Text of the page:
Stickler Takes the Reins at MSHA

President George W. Bush finally got the man he wanted to head MSHA: Richard Stickler.

With Congress in recess for the month of October, Bush was able to circumvent the Senate - which twice rejected Stickler - and appoint Stickler to head the embattled agency.

The appointment comes more than a year after Bush first nominated Stickler, a former mine manager and the former director of Pennsylvania's Bureau of Deep Mine Safety. Senate Democrats - including Sens. Robert Byrd and Jay Rockefeller of West Virginia - blasted Stickler for having a track record of putting production and profits ahead of safety.

Byrd originally placed a legislative hold on Stickler's nomination in March, relying on Senate Rule 31, which states that whenever the Senate adjourns for more than 30 days, all pending nominations pending are rejected and returned to the president.

In early September, Bush renominated Stickler, only to have the Senate reject the nomination again.

Rather than nominate a different candidate or renominate Stickler again, the Bush administration opted to use its Constitutional authority to appoint Stickler while the Senate is in recess during October and early November.

Stickler will most likely remain at the MSHA post, without Senate approval, until 2007. The position has been vacant since November 2004.

With 41 deaths thus far, 2006 has been the deadliest year in coal mining since 2001, when 42 coal miners perished. In all of 2005, there were 22 coal mining fatalities, according to MSHA.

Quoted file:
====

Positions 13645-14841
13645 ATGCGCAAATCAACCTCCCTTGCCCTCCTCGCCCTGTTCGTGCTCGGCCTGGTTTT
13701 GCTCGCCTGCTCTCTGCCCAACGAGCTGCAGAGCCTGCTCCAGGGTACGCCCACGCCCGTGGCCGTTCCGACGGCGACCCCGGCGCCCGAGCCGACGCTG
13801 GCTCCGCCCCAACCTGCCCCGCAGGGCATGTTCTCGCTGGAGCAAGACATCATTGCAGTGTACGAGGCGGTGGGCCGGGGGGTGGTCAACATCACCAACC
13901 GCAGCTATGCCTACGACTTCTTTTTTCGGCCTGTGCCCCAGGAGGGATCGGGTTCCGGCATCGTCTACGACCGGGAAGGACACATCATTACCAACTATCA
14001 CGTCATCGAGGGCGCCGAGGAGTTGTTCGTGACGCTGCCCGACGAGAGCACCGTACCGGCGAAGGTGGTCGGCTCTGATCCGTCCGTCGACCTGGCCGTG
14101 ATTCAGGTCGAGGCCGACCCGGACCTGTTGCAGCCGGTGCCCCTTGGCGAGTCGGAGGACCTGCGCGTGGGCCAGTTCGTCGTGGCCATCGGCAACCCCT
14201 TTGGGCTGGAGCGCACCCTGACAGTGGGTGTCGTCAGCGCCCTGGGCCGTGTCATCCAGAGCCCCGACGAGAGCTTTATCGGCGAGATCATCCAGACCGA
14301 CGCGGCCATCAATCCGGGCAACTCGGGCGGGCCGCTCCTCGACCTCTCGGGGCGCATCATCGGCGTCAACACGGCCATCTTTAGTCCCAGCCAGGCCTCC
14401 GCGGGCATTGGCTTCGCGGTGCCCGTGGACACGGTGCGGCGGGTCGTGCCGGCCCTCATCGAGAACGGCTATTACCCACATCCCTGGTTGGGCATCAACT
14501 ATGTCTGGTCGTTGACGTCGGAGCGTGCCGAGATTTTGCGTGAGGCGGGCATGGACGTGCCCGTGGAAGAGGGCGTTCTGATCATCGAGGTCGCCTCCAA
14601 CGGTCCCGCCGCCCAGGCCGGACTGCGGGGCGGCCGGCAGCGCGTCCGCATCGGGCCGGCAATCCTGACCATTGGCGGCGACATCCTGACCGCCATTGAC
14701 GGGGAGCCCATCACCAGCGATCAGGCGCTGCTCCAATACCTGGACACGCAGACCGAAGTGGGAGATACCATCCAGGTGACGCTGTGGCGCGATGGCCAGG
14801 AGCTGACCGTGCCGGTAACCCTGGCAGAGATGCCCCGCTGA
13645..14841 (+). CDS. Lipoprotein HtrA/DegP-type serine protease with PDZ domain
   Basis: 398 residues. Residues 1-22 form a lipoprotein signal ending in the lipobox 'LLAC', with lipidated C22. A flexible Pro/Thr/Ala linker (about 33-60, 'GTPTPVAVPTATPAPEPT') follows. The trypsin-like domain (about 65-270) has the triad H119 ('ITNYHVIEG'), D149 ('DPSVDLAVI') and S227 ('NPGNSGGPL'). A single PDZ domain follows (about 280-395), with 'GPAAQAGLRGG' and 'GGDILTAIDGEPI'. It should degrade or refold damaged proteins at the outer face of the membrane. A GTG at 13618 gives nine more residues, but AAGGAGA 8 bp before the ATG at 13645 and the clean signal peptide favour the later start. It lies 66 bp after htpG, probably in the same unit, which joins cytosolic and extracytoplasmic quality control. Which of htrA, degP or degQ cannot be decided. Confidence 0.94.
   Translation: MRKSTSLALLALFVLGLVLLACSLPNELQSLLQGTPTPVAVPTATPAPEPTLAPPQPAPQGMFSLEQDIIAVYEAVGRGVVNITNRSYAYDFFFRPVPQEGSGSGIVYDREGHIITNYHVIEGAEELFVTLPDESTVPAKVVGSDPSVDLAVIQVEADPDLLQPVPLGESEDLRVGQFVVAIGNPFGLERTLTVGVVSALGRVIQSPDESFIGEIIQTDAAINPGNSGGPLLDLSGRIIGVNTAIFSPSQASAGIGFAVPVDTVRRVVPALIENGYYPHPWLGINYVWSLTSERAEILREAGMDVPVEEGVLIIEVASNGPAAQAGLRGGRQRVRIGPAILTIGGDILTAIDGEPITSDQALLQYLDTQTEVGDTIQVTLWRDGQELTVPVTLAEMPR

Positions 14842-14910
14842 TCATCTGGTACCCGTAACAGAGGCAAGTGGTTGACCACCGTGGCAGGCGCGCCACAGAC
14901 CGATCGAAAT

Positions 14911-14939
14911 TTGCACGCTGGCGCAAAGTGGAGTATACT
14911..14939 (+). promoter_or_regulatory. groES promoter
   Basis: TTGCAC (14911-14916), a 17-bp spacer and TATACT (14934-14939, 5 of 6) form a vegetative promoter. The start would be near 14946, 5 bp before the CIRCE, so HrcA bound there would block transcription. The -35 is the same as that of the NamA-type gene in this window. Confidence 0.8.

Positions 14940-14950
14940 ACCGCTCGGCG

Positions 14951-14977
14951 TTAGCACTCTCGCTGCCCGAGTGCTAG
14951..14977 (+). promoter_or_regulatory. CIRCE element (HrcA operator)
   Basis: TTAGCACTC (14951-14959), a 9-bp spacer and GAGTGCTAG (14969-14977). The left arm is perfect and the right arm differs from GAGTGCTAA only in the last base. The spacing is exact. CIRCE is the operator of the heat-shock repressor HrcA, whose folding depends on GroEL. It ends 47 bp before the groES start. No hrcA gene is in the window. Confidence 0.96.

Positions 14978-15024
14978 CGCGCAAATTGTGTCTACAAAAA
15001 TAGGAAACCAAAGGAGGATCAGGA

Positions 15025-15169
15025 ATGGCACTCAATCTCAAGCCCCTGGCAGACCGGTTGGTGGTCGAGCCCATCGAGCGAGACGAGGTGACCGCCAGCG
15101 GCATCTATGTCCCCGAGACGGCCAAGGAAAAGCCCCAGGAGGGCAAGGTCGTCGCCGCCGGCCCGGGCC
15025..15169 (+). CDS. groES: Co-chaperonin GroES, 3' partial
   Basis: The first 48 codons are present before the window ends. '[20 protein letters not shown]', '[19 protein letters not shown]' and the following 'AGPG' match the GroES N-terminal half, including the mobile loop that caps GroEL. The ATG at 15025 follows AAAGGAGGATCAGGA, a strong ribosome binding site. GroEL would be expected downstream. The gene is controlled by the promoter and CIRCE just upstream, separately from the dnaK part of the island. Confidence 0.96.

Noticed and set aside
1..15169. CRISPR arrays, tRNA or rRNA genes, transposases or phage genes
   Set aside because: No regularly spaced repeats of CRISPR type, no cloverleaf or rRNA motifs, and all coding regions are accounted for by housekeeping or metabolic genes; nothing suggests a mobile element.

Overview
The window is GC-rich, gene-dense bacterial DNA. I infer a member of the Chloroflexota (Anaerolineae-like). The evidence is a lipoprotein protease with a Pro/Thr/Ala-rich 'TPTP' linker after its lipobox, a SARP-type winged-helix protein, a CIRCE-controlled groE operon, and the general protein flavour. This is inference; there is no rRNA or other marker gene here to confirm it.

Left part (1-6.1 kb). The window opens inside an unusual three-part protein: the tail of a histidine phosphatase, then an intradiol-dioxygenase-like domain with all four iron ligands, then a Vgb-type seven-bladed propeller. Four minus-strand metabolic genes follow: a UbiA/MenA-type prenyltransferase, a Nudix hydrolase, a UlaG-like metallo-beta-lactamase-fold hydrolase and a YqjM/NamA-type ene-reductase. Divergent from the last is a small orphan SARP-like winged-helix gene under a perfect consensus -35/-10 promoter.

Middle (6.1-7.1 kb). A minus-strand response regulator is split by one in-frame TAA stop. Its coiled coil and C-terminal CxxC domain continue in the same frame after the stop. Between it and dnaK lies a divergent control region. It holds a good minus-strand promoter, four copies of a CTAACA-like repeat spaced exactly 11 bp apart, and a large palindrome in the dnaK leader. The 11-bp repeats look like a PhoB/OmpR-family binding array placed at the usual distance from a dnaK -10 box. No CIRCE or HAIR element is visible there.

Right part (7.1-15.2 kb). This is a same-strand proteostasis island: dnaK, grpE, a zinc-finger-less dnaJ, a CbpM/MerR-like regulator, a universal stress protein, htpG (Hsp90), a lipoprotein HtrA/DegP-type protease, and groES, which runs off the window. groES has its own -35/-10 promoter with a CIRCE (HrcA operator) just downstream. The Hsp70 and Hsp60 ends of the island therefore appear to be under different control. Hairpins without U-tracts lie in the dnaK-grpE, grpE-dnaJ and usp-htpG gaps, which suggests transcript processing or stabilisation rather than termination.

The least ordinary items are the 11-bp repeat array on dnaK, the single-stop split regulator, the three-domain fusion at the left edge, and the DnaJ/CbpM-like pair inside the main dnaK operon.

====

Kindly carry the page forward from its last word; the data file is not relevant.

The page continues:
Differing Perspectives on Stickler

Depending on whom you listen to, Stickler either is a safety crusader with a valuable treasure trove of mining experience or a shill for the mine industry with a lax commitment to safety.

As soon as Bush appointed Stickler last week, the Department of Labor issued a statement expressing Secretary of Labor Elaine Chao's support for Stickler.

"We appreciate that Congress gave MSHA new tools to protect miners through the MINER Act, and now we have the expert who best knows how to use those tools," Chao said. "Richard has extensive experience in mining and protecting miners' lives that he will use to strengthen enforcement of mine safety laws and help ensure the safety and health of miners nationwide."

Although some blame Stickler's policies at the Pennsylvania Bureau of Deep Mine Safety for the Quecreek Mine accident in 2002, the Department of Labor is calling Stickler "one of the architects of the dramatic rescue" of the nine Quecreek miners. The miners were trapped underground for 4 days after they cut through the wall of a flooded, abandoned mine that did not appear on their maps. Millions of gallons of water poured into the new mine where they were working, but miraculously, they survived and were rescued.

The Department of Labor lauds Stickler for serving "as a planner and decision-maker at the mine site command center during the entire rescue operation."

Meanwhile, Sen. Edward Kennedy, D-Mass., said the appointment of Stickler is an "affront to the men and women who risk their lives every day in our nation's mines."

"The administration knows that Mr. Stickler could not pass the Senate because of his poor safety record, but they chose to put the interests of the industry ahead of the safety of the miners and installed him in the job anyway," Kennedy said.

Rockefeller blasted Stickler's safety oversight while at Beth Energy Mines Inc. for three decades.

"The mines he ran when he was in the industry were some of the most dangerous and most frequently cited for safety violations in the entire industry," Rockefeller said. "His mines had a rate of preventable accidents that was as much as three times the national average. In fact, despite broad bipartisan support for new, more aggressive mine safety laws, Richard Stickler said in his Senate nomination hearing that no new laws were necessary. "

Byrd claimed Stickler "lacks the trust of the miners he's charged to protect and has a skewed view of what the safety priorities should be."

"We need a bulldog agency that will place miner safety over all other priorities, and not an agency that will continue to place a higher priority on mine production than on miner protection," Byrd said.

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